Here are details of the Autumn Statement, or in reality the 2015 Budget subject to a change in Government.
PERSONAL ALLOWANCE AND TAX BANDS
The personal allowance for 2015/16 was originally scheduled to increase to £10,500 but it was announced that this will now be £10,600, so the tax free amount will now be £883 per month. If re-elected the Chancellor stated that this would be increased to £12,500 by 2020.
The point at which higher rate tax (40%) becomes payable will be £42,385 for 2015/16, meaning that the basic rate band will be £31,785. The Chancellor “promised” that this threshold would increase to £50,000 by 2020. The 45% rate will continue to apply to taxable income over £150,000.
Remember that the personal allowance is reduced where the taxpayer’s adjusted net income exceeds £100,000. The reduction is £1 of allowance for every £2 of excess income, resulting in a marginal tax rate of 60%. For 2015/16 this restriction is even wider than before with the increase in personal allowance to £10,600:
|Taxable Income||Marginal Rate|
|£100,000 to £121,200||60%|
|£121,201 to £149,999||40%|
TRANSFER OF PERSONAL ALLOWANCE
As previously announced, 2015/16 sees the introduction of a transferrable personal allowance for married couples and civil partners. As the amount that may be transferred is 10% of the basic personal allowance, this will now be £1,060.
The recipient must not be liable to tax above the basic rate and is eligible to a tax reduction of 20% of the transferred amount, in other words £212.
ISA LIMITS AND CHANGES IN 2015/16
The annual limit for savings in an ISA increases by £240 to £15,240 for 2015/16, but remember that the 50% restriction on cash was removed with effect from 1 July 2014. For Junior ISAs the limit will increase by £80 to £4,080, the same as the Child Trust Fund subscription limit.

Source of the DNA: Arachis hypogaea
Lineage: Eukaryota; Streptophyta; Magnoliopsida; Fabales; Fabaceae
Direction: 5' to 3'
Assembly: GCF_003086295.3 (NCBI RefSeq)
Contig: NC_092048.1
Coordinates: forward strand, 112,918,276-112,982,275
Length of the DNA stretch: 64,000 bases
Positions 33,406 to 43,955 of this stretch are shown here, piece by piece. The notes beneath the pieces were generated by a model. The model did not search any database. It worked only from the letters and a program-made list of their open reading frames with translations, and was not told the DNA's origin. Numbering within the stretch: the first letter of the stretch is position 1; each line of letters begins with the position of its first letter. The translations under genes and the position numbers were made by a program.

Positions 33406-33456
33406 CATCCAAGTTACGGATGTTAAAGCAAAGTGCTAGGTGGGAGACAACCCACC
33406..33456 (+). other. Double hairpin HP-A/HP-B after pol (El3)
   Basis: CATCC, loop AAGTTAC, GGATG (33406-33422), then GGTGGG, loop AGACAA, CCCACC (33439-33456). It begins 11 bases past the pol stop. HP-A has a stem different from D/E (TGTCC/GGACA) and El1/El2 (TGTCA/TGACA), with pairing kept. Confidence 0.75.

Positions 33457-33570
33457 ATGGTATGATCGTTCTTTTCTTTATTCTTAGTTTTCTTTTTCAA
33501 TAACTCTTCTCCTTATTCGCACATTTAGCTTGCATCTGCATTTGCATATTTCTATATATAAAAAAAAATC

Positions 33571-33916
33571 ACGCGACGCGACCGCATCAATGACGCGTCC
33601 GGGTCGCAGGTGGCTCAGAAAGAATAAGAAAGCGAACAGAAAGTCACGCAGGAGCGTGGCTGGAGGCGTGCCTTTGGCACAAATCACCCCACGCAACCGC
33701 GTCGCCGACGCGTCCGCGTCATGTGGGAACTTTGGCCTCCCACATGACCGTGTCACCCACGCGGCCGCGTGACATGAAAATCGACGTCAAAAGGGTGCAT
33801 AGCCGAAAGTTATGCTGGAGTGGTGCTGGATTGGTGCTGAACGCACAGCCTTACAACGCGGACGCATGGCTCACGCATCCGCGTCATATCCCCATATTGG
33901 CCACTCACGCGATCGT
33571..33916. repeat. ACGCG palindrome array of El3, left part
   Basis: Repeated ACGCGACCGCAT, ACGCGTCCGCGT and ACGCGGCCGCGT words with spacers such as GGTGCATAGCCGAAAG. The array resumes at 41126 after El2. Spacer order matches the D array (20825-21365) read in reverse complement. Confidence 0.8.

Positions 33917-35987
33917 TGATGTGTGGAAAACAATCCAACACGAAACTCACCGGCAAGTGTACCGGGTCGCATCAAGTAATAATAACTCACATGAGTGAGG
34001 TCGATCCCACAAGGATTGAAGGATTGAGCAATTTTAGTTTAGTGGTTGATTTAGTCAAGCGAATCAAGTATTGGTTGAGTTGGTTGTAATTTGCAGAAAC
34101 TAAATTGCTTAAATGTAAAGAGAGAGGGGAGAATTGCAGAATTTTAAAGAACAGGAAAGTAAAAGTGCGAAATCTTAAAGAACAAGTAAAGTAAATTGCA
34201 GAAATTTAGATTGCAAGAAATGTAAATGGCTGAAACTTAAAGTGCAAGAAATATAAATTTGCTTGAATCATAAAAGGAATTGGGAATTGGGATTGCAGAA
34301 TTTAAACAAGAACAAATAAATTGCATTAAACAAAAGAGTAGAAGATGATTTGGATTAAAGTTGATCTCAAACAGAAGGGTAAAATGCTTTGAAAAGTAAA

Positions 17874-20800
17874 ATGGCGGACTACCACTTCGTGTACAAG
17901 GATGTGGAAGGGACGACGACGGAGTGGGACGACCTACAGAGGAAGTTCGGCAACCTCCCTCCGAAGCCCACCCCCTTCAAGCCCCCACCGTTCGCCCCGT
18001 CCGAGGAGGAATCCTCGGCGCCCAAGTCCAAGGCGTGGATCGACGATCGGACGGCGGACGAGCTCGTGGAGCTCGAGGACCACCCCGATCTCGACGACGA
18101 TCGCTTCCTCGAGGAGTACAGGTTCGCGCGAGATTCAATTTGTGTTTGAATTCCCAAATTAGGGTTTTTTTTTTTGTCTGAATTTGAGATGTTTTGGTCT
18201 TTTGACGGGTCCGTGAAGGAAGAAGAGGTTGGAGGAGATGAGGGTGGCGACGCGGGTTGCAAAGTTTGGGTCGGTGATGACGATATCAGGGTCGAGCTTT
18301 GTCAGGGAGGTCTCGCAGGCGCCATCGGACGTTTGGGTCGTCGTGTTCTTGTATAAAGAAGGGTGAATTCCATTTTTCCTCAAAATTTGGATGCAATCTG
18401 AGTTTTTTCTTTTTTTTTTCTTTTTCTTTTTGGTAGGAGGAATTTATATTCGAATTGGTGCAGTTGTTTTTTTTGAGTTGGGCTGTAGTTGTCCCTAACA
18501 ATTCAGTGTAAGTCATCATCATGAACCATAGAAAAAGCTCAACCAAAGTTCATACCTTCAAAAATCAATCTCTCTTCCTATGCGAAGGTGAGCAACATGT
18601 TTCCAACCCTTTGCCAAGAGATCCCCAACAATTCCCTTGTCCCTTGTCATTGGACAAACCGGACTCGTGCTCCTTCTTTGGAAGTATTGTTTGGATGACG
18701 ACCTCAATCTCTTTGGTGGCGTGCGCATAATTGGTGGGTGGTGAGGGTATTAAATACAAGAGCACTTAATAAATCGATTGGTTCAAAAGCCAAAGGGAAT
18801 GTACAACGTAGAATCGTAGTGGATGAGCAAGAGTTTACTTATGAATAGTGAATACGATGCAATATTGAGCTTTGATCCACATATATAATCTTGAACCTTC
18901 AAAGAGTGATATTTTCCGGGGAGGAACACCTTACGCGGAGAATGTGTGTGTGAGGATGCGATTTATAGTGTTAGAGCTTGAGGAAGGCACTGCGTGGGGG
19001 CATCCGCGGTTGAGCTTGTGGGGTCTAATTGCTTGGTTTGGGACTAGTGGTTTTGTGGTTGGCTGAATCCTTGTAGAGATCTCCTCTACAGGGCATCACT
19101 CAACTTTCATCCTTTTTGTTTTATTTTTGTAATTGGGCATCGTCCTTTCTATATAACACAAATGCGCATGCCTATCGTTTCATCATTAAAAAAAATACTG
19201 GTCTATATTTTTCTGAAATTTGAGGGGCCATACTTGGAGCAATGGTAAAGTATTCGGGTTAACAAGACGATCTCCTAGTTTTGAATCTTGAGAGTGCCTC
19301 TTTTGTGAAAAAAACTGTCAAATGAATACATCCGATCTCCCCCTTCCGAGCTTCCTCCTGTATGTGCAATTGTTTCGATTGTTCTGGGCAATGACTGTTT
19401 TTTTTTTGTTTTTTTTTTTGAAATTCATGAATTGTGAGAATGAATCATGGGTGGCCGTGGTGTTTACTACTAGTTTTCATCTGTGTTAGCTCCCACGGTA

There was an important announcement about the treatment of ISA savings on death in the Autumn Statement. It is proposed that the ISA savings will not lose their tax free status on death but, if transferred to the spouse, can be added to their tax free ISA savings.
CORPORATION TAX RATES
ANNUAL CGT EXEMPTION
This is set to be £11,100 in 2015/16, so is worth a useful £3,108 for higher rate taxpayers for whom the 28% rate applies.
CGT ON NON-RESIDENTS DISPOSING OF UK RESIDENTIAL PROPERTY
Following consultation during Summer 2014, the Government is proceeding with the introduction of a capital gains tax charge from 6 April 2015 on non-residents disposing of UK residential properties. Such individuals will not be able to treat the property as their Principal Private Residence, and thus are potentially exempt, unless there are substantial periods of residence in the property. The proposal is that the individual must spend 90 nights there each year to qualify for the relief, however we await further details.
GOOD NEWS FOR MOST HOMEBUYERS!
Stamp Duty Land Tax (SDLT) has often been referred to as a “slab” tax as there are significant increases in the tax payable at the £250,000 and £500,000 price points causing a cliff edge effect and distortions in the property market. This was particularly relevant around £250,000 as at that purchase price the rate went up from 1% to 3%, which meant £2,500 if the purchase price was £250,000 but an extra £1 meant a further £5,000 SDLT was payable.
Where residential property is purchased from 4 December 2014 onwards, the rates will be as follows.
|Purchase Price||SDLT Rate||Cumulative|
|Up to £125,000||NIL||NIL|
|£125,001 – £250,000||2%||£2,500|
|£250,001 – £925,000||5%||£36,250|
|£925,001 – £1,500,000||10%||£93,750|
For those of you who like to read all the small print, you can download a copy of the full Autumn Statement.